Older Driver Safety Concerns to be Addressed by NHTSA Plan

Government traffic safety officials have announced a strategic five year plan to implement precautionary measures designed to reduce the risk of elderly drivers and passengers suffering injuries in auto accidents, using technology and driver behavioral analysis.  

The National Highway Traffic Safety Administration (NHTSA) announced its Traffic Safety Plan and Guidelines on December 5, after recognizing that 2012 data found a 19% increase in traffic related deaths and injuries for adults over the age of 65.

The plan focuses on three aspects of researching and refining ways to create safe technological advances to vehicles and mobility safety.

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The NHTSA recognizes that older drivers are among the safest drivers on the roadways, but its concern is that since 2003 the population of licensed older adults, 65 and older, has increased by 21%, accounting for roughly 35 million drivers. With the statistics from last year indicating a 3% increase in deaths and a 16% increase in injuries sustained from car accidents, the initiative is designed to reduce the risk of older adults dying or sustaining severe injuries even in minor accidents.

The NHTSA’s Traffic Safety Plan suggests there are a number of vehicle technologies available, including vehicle-to-vehicle communications and collision avoidance systems, which would help decrease the risk of death or injury to elderly drivers and passengers. The agency is also making efforts to enforce upgrades to its New Car Assessment Program, which includes a “Silver” rating system for older occupants.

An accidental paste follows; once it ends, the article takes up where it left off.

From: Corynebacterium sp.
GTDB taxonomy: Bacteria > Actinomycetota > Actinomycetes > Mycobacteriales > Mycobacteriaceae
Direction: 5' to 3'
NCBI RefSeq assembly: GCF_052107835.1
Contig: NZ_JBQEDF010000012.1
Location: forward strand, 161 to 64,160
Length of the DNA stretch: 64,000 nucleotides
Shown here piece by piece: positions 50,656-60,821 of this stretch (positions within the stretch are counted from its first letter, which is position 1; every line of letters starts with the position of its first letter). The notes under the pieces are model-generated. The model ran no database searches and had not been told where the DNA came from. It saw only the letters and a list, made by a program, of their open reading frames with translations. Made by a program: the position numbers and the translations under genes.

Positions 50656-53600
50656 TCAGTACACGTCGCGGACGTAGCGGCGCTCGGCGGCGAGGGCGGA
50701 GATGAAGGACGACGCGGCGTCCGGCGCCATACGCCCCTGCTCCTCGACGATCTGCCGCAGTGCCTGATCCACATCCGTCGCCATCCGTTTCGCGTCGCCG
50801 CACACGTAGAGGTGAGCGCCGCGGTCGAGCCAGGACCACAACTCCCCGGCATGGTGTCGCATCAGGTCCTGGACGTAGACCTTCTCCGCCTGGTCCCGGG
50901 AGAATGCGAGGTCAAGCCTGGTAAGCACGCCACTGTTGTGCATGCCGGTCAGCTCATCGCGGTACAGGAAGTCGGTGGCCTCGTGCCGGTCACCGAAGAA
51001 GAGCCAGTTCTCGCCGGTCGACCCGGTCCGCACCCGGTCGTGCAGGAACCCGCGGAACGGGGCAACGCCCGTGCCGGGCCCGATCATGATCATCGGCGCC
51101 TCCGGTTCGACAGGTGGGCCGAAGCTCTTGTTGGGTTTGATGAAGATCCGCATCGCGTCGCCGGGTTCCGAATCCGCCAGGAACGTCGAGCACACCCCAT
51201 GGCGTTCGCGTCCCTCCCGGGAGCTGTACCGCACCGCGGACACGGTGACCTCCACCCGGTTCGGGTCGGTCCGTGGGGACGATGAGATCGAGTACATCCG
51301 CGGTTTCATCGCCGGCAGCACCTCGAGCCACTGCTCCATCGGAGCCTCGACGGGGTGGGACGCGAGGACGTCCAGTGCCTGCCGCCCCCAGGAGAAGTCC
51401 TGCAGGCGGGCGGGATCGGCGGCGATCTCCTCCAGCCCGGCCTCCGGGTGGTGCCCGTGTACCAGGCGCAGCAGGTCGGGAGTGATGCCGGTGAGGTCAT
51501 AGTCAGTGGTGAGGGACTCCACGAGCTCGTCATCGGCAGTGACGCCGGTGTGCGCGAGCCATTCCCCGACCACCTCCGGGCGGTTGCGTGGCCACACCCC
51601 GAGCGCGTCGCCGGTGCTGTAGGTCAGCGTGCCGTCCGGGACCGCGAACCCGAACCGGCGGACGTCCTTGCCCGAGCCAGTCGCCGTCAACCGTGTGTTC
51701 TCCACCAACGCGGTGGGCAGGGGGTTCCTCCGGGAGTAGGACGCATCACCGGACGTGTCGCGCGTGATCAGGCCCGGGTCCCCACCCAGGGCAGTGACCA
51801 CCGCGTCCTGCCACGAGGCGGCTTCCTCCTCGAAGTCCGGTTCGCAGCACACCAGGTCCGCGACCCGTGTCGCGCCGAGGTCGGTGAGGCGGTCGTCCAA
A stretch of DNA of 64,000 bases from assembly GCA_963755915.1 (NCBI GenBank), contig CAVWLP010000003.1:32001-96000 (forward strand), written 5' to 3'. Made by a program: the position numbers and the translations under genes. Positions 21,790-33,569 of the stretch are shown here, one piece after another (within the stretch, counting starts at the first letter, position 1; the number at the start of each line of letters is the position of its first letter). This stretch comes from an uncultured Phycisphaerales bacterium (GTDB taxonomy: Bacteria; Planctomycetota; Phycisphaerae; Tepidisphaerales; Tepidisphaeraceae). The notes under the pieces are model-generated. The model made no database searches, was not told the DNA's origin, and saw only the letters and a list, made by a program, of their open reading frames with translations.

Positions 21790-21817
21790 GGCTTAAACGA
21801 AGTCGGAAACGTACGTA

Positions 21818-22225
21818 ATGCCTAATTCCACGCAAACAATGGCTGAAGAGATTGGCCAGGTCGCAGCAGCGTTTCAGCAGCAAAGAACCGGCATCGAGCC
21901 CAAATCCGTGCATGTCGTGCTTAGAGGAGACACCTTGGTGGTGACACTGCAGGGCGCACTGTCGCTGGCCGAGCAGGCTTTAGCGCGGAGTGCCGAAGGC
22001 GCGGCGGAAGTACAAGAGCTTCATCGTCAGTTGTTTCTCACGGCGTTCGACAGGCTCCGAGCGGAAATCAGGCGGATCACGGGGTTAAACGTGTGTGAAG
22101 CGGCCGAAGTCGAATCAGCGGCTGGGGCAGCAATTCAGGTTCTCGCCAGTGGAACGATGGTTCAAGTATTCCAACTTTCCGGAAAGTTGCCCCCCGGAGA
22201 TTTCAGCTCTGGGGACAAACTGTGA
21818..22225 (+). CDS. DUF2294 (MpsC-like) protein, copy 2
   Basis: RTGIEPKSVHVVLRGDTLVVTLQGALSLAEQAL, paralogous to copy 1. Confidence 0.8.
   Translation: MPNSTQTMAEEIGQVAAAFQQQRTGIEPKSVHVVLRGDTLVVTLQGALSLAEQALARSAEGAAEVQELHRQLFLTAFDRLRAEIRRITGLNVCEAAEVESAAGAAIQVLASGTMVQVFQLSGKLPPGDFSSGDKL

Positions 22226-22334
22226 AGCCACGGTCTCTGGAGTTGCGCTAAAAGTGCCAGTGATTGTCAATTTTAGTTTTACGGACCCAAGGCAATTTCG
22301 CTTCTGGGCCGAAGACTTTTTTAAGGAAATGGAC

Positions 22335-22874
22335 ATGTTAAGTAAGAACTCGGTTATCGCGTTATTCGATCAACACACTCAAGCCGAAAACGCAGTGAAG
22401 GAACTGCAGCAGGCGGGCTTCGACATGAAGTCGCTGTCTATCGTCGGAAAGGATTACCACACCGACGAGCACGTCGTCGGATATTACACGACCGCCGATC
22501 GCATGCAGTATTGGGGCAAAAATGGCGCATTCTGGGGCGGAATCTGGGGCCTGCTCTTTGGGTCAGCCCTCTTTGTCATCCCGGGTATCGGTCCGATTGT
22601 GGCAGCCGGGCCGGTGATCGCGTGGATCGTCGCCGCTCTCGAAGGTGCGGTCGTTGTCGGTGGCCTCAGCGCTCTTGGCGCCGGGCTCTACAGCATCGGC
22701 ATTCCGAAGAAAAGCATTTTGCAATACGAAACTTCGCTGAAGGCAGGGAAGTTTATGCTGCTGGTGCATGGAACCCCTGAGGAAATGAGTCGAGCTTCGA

Researchers at NHTSA are also refining the way they are collecting data, so they can effectively evaluate crash rates, injuries, and the physical, cognitive, and perceptual changes associated with driving behaviors.

The agency plans to start conducting clinical studies to better understand the effects of age related medical conditions and how they may play a role in the increase of accidents. Additionally, the agency plans to focus its efforts on public education and identifying significant functional changes such as vision, strength, flexibility and cognition to help elderly drivers avoid accidents.

To ensure the veracity of the research the NHTSA plans to work directly with state highway safety officials, at-risk drivers, medical and aging service providers, and state department of transportation agencies.

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